Accessibility links

Central Asia Report: October 25, 2001


25 October 2001, Volume 1, Number 14

RUSSIAN, AFGHAN DEFENSE OFFICIALS IN DUSHANBE... Tajikistan's capital Dushanbe buzzed with diplomatic activity during the past week as Tajik President Imomali Rakhmonov and his ministers hosted a back-to-back series of high-level delegations from other Central Asian states, Russia, Germany, Iran, and Afghanistan.

On 18 October, Rakhmonov and his minister of defense, Colonel General Sherali Khairulloev, met with Russian army Chief of General Staff General Anatolii Kvashnin to discuss military and political developments in Afghanistan and ways to strengthen Tajikistan's border security, RIA-Novosti and Reuters reported. The recently appointed commander of the 201st Russian Motor-Rifle Division stationed in Tajikistan, Colonel Yurii Perminov, was also present at the talks, which were conducted behind closed doors. Upon his arrival in Dushanbe the previous day, Kvashnin had conferred with the military commander of the Afghan Northern Alliance, General Mohammad Fahimkhan, and with its foreign minister, Dr. Abdullah (one name), about Russia's ongoing operation to provide weapons and other military assistance to the anti-Taliban opposition.

...FOLLOWED BY REGIONAL EMERGENCIES MINISTERS. On 19 October in Dushanbe, Russian Emergencies Minister Sergei Shoigu met with his counterparts from the five Central Asian nations (although reports differed about whether the Turkmen delegation actually showed up) to streamline long-term strategies for delivering humanitarian aid to Afghanistan. On the eve of the meeting, Shoigu's deputy, Yurii Brazhnikov, told RIA-Novosti that its goal was to establish "a regional humanitarian coalition to enable the countries in questions to administer bilateral and multilateral humanitarian programs." Delegates discussed how to coordinate a variety of cargo-delivery options involving the use of airfields and national airspace, railways, and motor transport, and how to cooperate more closely with the UN and non-governmental organizations, the news agency said. Shoigu told journalists that Russia had already delivered about $4 million worth of food, winter clothes, and tents to northern Afghanistan, where an estimated 250,000 refugees have massed. But he warned that more aid was needed quickly to stem a stampede for the borders, ITAR-TASS and Interfax reported. Shoigu said three main aid corridors through Central Asia had been identified and would remain open as long as weather permitted: one route from the southern Kyrgyz town of Osh via Tajikistan to Faizabad and Ishkashim, a second from the town of Kulyab in southern Tajikistan to the Panjsher valley, and a third from Uzbekistan that had not yet been finalized (see "RFE/RL Newsline," 22 October 2001).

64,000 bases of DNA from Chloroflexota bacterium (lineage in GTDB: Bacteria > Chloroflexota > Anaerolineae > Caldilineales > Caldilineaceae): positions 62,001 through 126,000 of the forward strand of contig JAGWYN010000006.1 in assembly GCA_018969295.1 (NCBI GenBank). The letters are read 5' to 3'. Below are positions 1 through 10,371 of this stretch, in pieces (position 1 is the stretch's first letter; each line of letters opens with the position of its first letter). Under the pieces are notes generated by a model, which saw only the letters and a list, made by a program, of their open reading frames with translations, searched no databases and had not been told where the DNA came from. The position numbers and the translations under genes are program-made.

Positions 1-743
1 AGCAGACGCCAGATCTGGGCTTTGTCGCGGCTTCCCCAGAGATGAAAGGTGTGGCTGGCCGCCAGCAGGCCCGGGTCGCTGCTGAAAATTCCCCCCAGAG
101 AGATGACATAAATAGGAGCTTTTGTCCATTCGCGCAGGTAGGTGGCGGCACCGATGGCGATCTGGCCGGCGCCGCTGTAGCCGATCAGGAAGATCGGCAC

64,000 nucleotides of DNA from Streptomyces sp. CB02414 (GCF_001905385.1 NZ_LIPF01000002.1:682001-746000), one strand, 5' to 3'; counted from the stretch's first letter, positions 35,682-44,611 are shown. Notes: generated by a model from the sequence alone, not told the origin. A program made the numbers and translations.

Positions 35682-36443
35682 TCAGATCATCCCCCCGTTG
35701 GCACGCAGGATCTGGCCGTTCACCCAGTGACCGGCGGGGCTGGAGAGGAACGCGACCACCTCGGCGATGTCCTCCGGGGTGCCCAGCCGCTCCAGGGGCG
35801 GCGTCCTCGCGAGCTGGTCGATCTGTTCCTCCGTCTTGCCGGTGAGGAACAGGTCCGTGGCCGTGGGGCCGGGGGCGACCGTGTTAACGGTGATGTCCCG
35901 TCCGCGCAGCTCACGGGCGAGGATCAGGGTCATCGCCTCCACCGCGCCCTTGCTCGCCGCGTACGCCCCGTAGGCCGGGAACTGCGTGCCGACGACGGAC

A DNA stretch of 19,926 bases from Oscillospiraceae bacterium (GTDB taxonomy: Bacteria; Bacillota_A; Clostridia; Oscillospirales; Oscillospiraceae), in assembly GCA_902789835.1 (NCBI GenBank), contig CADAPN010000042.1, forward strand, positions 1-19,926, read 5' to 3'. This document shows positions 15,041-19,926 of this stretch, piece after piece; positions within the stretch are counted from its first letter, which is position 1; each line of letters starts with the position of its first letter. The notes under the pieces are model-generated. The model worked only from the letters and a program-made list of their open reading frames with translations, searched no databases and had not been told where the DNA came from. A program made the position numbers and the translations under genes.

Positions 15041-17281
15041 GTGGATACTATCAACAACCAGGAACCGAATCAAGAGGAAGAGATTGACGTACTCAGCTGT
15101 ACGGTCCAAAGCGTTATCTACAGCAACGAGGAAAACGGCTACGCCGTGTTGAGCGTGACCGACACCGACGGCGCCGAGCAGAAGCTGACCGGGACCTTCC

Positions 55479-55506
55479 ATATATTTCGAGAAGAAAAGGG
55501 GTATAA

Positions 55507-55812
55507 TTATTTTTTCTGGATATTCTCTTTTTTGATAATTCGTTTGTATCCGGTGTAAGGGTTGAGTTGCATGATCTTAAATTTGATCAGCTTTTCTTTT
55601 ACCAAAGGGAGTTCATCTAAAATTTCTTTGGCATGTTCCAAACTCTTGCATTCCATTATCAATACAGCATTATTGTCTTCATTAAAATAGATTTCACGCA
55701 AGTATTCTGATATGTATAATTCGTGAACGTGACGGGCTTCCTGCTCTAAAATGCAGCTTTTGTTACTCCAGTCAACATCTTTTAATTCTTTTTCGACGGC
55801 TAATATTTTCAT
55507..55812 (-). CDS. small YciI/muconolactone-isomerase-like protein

IRAN PUSHES FOR A CEASE-FIRE AND COALITION GOVERNMENT IN AFGHANISTAN... Also on 19 October, Iranian Foreign Minister Kamal Kharrazi arrived in Dushanbe for brief consultations on the Afghan situation with his Tajik counterpart, Talbak Nazarov, and with President Rakhmonov. Kharrazi continued on to the Turkmen capital Ashgabat and returned home on 20 October, the Iranian news agency IRNA reported. Kharrazi said that he had been specially instructed by the Iranian president to make his lightning trip to Central Asia and to raise the possibility of brokering a rapid cease-fire in Afghanistan, Asia-Plus news agency reported on 19 October. "Iran, like other countries, can play a role in the settlement process," Kharrazi stressed to journalists in Dushanbe. His message to Central Asian officials was that the Afghan people had the right to determine their own fate, war was not an appropriate way to resolve the present crisis, and other means should be explored, IRNA reported after his return to Tehran. As for the type of settlement Kharrazi had in mind, initially he spoke in Dushanbe of "the creation of a coalition government in Afghanistan," "a broad-based government that would include all ethnic groups, without any external influence," Reuters and AFP reported. Such language seemed to indicate common ground with U.S. Secretary of State Colin Powell, who had suggested earlier that week during a visit to Pakistan that "moderate" elements of the Taliban, but not its leaders, could be part of a new coalition government if they accepted the rights of others and promised to cooperate. But Kharrazi explicitly rejected that scenario after meeting Rakhmonov and Nazarov, saying that the Taliban have "a dark past and have no place in the future government of Afghanistan," reported "The Washington Post" on 20 October. Rakhmonov also said he opposed any role for moderate Taliban. Nazarov had already come out with a condemnation of Powell's remarks on 18 October during a visit to Austria, dpa news agency reported, when he told Austrian press that, "There aren't good and bad Taliban. The ideology is the same," and thus mocked Powell's belief that some of them were moderate. Nazarov said that the Loya Jirga, or Great Council of all Afghan peoples, should be called together to choose a post-Taliban coalition government. That option is being considered at the moment by the deposed king, Mohammed Zahir Shah, who is living in Rome, UPI said on 21 October. However the agency noted that some observers are skeptical about the Loya Jirga's convening before the Taliban are conquered, quoting one U.S. diplomat who said that, "Getting Afghanis to agree is like herding cats."